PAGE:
In God, Christ, & Spirit,

Trent Rindoks

 

References

Berger, Kathleen Strassen. The Developing Person Through the Life Span. Edited by 8th. New York: Worth Publishers, 2011.

Lutzer, Eric. The Doctrines That Divide. Grand Rapids: Kregel Publications, 1998.

Miller, David. The Age of Accountability. 2003. https://www.apologeticspress.org/apcontent.aspx?category=11&article=1202 (accessed 02 11, 2016).

Theopedia. 11 24, 2009. http://www.theopedia.com/age-of-accountability (accessed 02 11, 2016).

 

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I tell you that anyone who divorces his wife, except for sexual immora

 

lity, and marries another woman commits adultery (Matthew 19:4 NIV).

An Essay of Anthropology: Biblical Teachings on Divorce and Marriage

Assume two friends come two you that are experiencing difficulty in their marriage. As A Christian, what sort of advice would you give in the areas of separation, divorce, the right to remarry and the nature of marriage itself as it pertains to scriptures? How does divorce affect society and the Church as a whole? These are a few of the topics we will exam in this short essay on marriage and divorce. Many more could be covered but only the most relevant will be covered to keep paper as brief as possible.

The Bible on Marriage

What is marriage? Is marriage a formal contract between two parties, an arrangement, a religious decree, a personal bond or some deep spiritual and physical connection? The world has many theories on marriage Differing from one’s personal views and that of the society one is born into there are some many numerous concepts. My focus is one of a Biblical nature I will not cover those of the secular variety in this essay. I will only mention a few of the world viewpoints briefly.  One may go to Justice of the Peace, marry in front of a religious leader, may choose to live as if married but without a legal contract (Common Law) or may be totally against the concept entirely.

When does the Bible consider one married? According to Walter A. Elwell “Marriage is effected through sexual intercourse (1 Corinthians 6:16). A person is thus considered to be married to the person to whom he or she has had sexual intercourse with. This is seen as the agent in which God in acts marriage similar to the way baptism initiates regeneration (Elwell 1984,2001).”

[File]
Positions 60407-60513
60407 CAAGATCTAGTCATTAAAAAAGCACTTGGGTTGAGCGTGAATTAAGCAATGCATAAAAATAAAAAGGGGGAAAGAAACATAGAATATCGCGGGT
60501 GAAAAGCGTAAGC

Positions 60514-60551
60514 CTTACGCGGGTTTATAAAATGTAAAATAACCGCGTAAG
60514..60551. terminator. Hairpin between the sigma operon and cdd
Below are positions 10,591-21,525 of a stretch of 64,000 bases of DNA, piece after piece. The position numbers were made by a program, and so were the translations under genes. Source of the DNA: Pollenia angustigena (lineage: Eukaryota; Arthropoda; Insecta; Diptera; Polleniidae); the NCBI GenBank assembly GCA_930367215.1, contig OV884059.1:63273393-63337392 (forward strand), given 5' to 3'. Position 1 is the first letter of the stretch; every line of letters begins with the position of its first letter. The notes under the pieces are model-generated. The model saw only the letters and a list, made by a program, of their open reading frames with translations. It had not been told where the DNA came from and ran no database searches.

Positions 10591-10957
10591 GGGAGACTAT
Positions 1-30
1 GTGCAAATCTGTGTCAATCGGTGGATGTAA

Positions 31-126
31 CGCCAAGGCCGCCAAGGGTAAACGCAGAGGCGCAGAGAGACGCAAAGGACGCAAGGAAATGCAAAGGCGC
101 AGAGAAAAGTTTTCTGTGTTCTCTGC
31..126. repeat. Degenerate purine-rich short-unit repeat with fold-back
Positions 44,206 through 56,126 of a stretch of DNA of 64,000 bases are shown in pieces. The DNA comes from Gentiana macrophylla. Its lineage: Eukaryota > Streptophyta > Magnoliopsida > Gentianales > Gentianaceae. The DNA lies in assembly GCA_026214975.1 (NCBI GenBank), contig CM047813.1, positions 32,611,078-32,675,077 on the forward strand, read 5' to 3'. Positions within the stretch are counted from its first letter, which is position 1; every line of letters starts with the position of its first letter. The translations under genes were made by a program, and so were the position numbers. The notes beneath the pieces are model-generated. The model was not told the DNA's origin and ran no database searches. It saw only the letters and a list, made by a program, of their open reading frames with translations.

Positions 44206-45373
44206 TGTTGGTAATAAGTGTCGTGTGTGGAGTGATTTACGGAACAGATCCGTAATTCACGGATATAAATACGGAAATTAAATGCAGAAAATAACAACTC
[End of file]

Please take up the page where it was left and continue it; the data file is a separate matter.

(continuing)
Other Theologians consider the declaration of vows or intent the point at which the marriage initiates (Elwell 1984,2001).

According to Walter A.  Elwell “The first reference to marriage in the Bible is in the Book of Genesis and states the God had established marriage for the good of mankind (Gen. 2:18 -25).”  Elwell then expounds on the early customs of the Jewish people of the Old Testament and that most marriage was arranged in early times. He then explains the word betrothal (Exodus 22:16; Duet. 20:7 )  “was a legally binding  contact between the parents and the groom It had the same status of marriage  and anyone guilty of violating it was guilty of adultery (Elwell 1984,2001, 740-741).”  From the concept of Betrothal, the idea of engagement originated. This also is one of the earliest Judo-Christian marriage contracts as well.

The first Biblical story on Marriage is the account of Jacob. A simple expression of vows were exchanged as recorded in the Elephantine text “She is my wife and and I am Her Husband from this day forever.” In Christian times, it was a more simple declaration: “Thou shalt be my Wife (Elwell 1984,2001).” It was not uncommon for a wedding feast to last up to two weeks in the time of Christ and the couple was treated as royalty. The wedding was expected to be consummated on the same night and if a woman was found not to be, a virgin the marriage could be nulled within a week of less of residing together (Elwell 1984,2001).